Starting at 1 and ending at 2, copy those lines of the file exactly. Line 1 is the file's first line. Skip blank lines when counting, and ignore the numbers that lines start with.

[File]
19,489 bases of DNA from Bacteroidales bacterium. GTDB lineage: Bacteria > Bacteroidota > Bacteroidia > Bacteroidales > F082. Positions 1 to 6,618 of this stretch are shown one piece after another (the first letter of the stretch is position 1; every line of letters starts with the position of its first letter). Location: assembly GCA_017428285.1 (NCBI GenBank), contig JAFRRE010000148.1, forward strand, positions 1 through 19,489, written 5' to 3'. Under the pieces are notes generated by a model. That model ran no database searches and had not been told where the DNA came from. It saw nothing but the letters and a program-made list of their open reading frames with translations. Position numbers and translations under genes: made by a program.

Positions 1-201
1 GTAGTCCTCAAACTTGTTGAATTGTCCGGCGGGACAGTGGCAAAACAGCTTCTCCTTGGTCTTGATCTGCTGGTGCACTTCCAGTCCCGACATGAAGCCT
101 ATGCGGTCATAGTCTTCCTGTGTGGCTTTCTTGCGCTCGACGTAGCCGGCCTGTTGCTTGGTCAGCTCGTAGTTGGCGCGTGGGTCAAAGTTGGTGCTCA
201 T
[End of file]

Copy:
19,489 bases of DNA from Bacteroidales bacterium. GTDB lineage: Bacteria > Bacteroidota > Bacteroidia > Bacteroidales > F082. Positions 1 to 6,618 of this stretch are shown one piece after another (the first letter of the stretch is position 1; every line of letters starts with the position of its first letter). Location: assembly GCA_017428285.1 (NCBI GenBank), contig JAFRRE010000148.1, forward strand, positions 1 through 19,489, written 5' to 3'. Under the pieces are notes generated by a model. That model ran no database searches and had not been told where the DNA came from. It saw nothing but the letters and a program-made list of their open reading frames with translations. Position numbers and translations under genes: made by a program.

Positions 1-201